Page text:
* The RAC Report on Motoring is an in-depth view of driver opinion and behaviour and has been running every year since 1989. It is conducted among a sample of the driving public who are representative of UK motorists. The 2020 survey was completed by 3,068 drivers
Photo: RAC Media Centre / Getty
One in four traffic accidents is caused by distraction while driving. Six thousand people are killed on the roads in Europe every year, and the cost to society resulting from smartphone use while driving is increasing. The smart technology of the Dutch company SafeDrivePod prevents distraction to drivers caused by phones.
Founded in 2016, SafeDrivePod is a leading global player in preventing smartphone distraction, with users in over 20 countries. The company works with international insurance and leasing companies to reduce the number of claims and insurance premiums, and with fleet owners investing in the safety of their employees. More than 100,000 SafeDrivePods have been sold to date.
With Autobinck, an investor has been found that shares the firm’s vision of preventing as many road deaths and injuries as possible. Co-founder Paul Hendriks of SafeDrivePod: “We have gained a solid partner with AutoBinck, allowing us to accelerate our growth and contributing to our aim to become a standard item in every car produced.”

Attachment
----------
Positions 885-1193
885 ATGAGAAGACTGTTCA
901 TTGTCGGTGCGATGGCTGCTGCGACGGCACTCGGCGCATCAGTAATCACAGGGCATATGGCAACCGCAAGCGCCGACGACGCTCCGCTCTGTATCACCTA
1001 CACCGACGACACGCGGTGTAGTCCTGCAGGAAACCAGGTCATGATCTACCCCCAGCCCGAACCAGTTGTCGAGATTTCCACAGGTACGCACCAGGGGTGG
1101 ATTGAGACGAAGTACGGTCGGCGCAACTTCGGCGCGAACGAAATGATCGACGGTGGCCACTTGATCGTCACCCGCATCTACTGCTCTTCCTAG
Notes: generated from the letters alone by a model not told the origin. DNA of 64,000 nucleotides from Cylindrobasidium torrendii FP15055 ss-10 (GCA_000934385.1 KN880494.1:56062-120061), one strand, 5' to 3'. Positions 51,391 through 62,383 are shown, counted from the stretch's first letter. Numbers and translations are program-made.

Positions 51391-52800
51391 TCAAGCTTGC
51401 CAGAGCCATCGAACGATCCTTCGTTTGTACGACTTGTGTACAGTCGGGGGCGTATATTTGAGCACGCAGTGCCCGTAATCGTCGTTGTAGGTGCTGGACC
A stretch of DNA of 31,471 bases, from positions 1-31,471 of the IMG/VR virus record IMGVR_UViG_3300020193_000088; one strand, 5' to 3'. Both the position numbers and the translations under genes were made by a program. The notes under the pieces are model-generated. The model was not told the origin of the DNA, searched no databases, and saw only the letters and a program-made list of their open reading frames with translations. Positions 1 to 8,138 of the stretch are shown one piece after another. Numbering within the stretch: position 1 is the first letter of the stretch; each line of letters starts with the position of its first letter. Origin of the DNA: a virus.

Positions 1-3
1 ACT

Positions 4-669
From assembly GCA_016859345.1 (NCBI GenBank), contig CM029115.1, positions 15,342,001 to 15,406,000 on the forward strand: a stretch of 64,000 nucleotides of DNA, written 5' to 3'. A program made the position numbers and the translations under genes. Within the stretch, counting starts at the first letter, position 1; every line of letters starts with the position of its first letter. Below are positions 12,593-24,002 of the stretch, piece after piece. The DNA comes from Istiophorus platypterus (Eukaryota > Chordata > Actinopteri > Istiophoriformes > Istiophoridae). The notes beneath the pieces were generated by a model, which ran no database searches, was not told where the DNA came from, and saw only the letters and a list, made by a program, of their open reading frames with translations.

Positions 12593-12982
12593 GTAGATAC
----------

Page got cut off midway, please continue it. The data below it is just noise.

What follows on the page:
Paul Zekhuis, CEO of AutoBinck: “SafeDrivePod's services are highly complementary with the other telematics solutions already offered by AutoBinck and in line with our aim of further developing innovation in mobility through concrete propositions for large fleet owners”. SafeDrivePod will become part of Mobinck, AutoBinck's new mobility company.
In addition to solutions to minimise distraction while driving, SafeDrivePod launched its Corona tracer after the Coronavirus pandemic broke out. Co-founder Erik Damen of SafeDrivePod: “We quickly converted one of our existing products into a measuring instrument that tracks all the contacts of employees who have been within 1.5 metres of an employee with a tracer. It does so without the need for GPS or a smartphone and with maximum privacy. There is great interest in this technological solution worldwide. As a result, we not only offer safety on the road but also in the workplace”.
According to the UN World Health Organization (WHO), road traffic injuries are the leading cause of death for children and young adults aged 5-29 years.